A recent edition of the Financial Times (FT) ran an opinion piece written by Luiz Inacio Lula da Silva, president of Brazil. You may remember that, upon his taking power, U.S. investors were warned to stay away from the Brazilian market, where Socialists had taken control.
Yet since 2002, the Brazilian stock market has strongly outperformed our domestic market. Thatâ€™s a real shocker, isnâ€™t it? And does anyone deny the irony when the U.S. goes begging for money, hat in hand, to Communists in China or dictators in Saudi Arabia?
A brief portion of Lulaâ€™s comments may help shed some light on what may be a â€œbetter wayâ€ for all of us. He says it better than I ever could:
â€œWhen I arrived in the presidency, I found myself faced not only by serious structural problems but, above all, by an inheritance of ingrained inequalities. Most of our governors, even those that enacted reforms in the past, had governed for the few. They concerned themselves with a Brazil in which only a third of the population mattered.
â€œThe situation I inherited was one not only of material difficulties but also of deep-rooted prejudices that threatened to paralyze our government and lead us into stagnation. We could not grow, it was said, without threatening economic stability â€“ much less grow and distribute wealth. We would have to choose between the internal market and the external. Either we accepted the unforgiving imperatives of the globalised economy or we would be condemned to fatal isolation.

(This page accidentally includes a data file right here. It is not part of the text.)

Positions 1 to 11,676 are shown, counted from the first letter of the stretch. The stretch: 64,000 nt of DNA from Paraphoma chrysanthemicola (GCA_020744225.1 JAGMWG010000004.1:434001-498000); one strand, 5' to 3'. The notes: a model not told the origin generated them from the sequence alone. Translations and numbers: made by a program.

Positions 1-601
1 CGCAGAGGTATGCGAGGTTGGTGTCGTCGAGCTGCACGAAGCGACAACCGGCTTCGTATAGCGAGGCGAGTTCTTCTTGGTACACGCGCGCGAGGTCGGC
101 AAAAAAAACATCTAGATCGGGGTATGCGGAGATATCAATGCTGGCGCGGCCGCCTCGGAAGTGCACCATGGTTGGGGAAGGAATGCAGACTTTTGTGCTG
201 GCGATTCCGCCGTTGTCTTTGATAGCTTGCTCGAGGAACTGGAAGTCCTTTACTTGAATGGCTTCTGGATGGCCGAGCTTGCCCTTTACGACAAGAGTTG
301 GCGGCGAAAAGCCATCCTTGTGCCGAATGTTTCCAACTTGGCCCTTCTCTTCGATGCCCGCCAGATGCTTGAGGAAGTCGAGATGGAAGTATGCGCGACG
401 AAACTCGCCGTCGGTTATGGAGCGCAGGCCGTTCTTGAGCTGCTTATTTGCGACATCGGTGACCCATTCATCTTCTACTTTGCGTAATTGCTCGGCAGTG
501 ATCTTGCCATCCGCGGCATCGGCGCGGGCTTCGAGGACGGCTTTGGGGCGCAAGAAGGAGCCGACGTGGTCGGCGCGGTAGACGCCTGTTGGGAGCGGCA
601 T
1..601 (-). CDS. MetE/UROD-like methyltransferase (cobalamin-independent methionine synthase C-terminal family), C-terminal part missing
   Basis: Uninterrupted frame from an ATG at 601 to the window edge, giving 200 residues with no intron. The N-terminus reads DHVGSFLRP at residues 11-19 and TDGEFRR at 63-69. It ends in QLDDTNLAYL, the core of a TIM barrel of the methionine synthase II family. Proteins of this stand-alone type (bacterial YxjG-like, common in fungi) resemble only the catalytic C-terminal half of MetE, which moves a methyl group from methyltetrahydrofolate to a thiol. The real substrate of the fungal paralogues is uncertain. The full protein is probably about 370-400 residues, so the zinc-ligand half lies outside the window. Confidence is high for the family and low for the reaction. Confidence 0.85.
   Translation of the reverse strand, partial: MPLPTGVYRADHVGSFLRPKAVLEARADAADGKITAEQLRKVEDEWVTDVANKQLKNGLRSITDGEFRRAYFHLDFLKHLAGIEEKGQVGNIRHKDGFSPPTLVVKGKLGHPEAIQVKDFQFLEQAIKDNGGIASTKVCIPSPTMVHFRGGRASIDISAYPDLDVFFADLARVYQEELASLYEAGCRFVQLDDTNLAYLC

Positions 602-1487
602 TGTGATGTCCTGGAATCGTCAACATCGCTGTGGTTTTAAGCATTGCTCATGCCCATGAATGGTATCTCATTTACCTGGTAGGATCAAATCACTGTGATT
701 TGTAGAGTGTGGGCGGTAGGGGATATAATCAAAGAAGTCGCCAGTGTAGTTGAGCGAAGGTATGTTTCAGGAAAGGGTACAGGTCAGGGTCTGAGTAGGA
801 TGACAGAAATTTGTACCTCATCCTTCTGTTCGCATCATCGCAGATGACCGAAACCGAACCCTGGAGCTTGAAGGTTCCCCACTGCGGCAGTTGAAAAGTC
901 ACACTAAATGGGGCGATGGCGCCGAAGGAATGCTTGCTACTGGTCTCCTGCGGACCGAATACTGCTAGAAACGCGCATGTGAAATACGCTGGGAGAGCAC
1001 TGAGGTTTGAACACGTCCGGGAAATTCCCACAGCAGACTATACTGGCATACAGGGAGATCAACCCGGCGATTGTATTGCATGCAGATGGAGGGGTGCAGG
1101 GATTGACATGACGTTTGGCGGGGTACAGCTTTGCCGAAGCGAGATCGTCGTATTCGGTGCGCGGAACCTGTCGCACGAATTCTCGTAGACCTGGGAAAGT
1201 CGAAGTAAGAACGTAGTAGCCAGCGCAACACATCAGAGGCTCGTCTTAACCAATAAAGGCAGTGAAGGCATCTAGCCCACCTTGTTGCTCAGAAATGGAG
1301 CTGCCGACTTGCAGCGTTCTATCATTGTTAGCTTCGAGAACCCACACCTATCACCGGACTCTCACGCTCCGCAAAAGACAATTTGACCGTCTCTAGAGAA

â€œOver the past six years, we have destroyed those myths. We have grown and enjoyed economic stability. Our growth has been accompanied by the inclusion of tens of millions of Brazilian people in the consumer market. We have distributed wealth to more than 40 million people who lived below the poverty line. We have ensured that the national minimum wage has risen always above the rate of inflation. We have democratized access to credit. We have created more than 10 million jobs. We have pushed forward with land reform. The expansion of our domestic market has not happened at the expense of exports â€“ they have tripled in six years. We have attracted enormous volumes of foreign investment with no loss of sovereignty.